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Butterflies of Longwood

August 11, 2016
Like many gardens throughout our region, Longwood has been doing its part to help the monarch butterfly. A wonderful byproduct of these efforts is that many other native butterflies also benefit. In fact, Longwood's Meadow Garden is home to dozens of different butterfly species, with more being identified each year as the landscape matures. While many of these butterflies are important pollinators like the monarch, others will ignore flowers almost entirely, and are drawn to the Meadow Garden for other reasons. Indeed, in order to enjoy these beautiful insects, we need to manage their habitat in ways that benefit all of their different life stages—larva (caterpillars), pupa (chrysalises), and adults (butterflies).

Save the Majestic Monarch

June 21, 2016
The Meadow Garden at Longwood is a beautiful space that helps to inform visitors about native and naturally producing flora throughout the seasons. The Meadow Garden also illustrates how native plants can be used in our own gardens both for aesthetic benefit and wildlife habitat. Each habitat in the meadow demonstrates the complex interrelationships of plants, insects, birds, amphibians, and many other small animals. Sadly, in recent years the beloved monarch butterfly (Danaus plexippus) has been in decline due to habitat destruction. The good news is we can work to reverse this trend in our own gardens.

Horticulture in Any Language

March 31, 2016
Longwood Gardens is known not only for its leadership in horticulture, but also for its excellence in education—both at home and abroad. Among its many outstanding programs is Longwood’s International Training Program, which was founded in 1956 with Aage Anderson of Denmark as its first participant. This year there are international trainees and interns from Poland, Spain, South Korea and the UK. The program allows each individual to focus on key areas of interest and to broaden their learning experience by rotating through different areas of the Gardens, including outdoor display, indoor display, natural lands, production, education, marketing, plant records, and research. Participants live with American interns, Professional Gardener (PG) students, and Great Gardens of the World TRIAD fellows on Red Lion Row, which is just a short walk from the Gardens. “The Row” was originally built by Longwood’s founder, Pierre S. du Pont, to house employees and their families. Nowadays 20 to 40 students live on “The Row” at one time, which leads to a unique and highly sociable international community, sometimes known as plant camp!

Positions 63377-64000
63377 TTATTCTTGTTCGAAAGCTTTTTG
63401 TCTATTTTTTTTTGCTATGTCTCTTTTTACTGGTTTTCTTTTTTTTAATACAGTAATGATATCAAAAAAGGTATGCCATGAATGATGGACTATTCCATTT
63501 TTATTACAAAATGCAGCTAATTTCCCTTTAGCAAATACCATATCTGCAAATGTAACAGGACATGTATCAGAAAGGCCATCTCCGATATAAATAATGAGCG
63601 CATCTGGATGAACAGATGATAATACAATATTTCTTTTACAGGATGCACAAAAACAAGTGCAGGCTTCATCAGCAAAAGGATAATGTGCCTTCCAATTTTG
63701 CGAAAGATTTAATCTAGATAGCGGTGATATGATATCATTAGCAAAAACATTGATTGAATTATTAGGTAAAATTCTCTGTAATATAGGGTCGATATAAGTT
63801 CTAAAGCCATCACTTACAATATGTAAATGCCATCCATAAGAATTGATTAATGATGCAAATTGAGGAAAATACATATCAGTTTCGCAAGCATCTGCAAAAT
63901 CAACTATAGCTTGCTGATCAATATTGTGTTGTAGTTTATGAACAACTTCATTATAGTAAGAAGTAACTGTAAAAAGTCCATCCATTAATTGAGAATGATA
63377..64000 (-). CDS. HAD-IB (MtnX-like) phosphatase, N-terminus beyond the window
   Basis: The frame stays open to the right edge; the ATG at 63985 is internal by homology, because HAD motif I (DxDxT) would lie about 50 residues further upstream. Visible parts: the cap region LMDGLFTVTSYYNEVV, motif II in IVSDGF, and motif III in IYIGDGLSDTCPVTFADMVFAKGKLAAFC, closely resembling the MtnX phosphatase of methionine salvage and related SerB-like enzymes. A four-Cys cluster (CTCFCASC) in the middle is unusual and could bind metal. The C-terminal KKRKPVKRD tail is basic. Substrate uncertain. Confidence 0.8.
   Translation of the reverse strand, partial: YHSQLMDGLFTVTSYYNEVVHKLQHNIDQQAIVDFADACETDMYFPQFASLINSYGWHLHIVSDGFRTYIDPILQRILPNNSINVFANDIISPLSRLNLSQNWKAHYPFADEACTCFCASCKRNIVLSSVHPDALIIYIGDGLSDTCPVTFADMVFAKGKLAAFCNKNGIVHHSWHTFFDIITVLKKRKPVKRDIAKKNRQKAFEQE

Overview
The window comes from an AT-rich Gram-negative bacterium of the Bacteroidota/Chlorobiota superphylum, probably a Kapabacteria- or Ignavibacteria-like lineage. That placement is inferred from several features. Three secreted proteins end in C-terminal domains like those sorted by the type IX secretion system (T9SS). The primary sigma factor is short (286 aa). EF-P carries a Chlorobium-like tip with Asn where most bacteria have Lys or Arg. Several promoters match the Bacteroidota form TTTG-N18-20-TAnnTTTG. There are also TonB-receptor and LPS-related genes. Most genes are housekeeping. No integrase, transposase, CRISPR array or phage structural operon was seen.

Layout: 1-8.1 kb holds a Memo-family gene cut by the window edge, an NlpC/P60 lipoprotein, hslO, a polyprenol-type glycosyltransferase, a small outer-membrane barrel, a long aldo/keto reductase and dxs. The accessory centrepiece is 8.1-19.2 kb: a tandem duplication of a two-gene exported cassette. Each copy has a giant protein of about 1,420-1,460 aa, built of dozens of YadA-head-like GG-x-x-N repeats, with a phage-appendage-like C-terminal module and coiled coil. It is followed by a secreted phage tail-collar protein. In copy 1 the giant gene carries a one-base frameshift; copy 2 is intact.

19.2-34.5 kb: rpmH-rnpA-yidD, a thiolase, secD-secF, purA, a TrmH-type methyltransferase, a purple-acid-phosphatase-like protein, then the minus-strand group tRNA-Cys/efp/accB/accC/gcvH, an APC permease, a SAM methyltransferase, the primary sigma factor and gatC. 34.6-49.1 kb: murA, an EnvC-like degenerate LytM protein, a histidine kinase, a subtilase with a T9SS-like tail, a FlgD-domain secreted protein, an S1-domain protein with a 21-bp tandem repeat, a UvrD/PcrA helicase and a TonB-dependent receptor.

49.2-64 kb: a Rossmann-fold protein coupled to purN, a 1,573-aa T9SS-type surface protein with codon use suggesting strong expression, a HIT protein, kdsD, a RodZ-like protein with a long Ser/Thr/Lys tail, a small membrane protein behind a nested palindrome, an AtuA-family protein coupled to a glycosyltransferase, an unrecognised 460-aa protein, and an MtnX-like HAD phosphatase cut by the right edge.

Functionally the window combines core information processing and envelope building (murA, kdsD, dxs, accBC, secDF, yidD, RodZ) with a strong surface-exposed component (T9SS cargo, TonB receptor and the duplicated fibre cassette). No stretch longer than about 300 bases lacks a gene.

On Meadowview Street: A Family Community Read

March 22, 2016
What if you visited Longwood Gardens and it didn’t have any gardens? What if you moved to Meadowview Street and it didn’t have any meadows? That very question got author/illustrator Henry Cole thinking. And so he created the story of a young girl named Caroline, who grows her own meadow in our 2016 Family Community Read selection, On Meadowview Street. “Isn’t it ironic to see street signs everywhere with names like ‘Cardinal Way’ or ‘Fern Street’—and there are no cardinals or ferns anywhere near!” says Cole in a recent email interview with Longwood. “Places are called things to make them sound inviting and beautiful but it is seldom that communities are planned (and planted) with the environment first and foremost.”

Grandma Gatewood’s Walk: A Community Read

February 24, 2016
One person. One step. That is how some of the most wondrous journeys—and stories—begin. The inspirational power of one is the theme of Longwood’s third annual Community Read, an event that moves us to pick up our feet as we journey along with this year’s book—Grandma Gatewood’s Walk: The Inspiring Story of the Woman Who Saved the Appalachian Trail—by Pulitzer Prize finalist Ben Montgomery.

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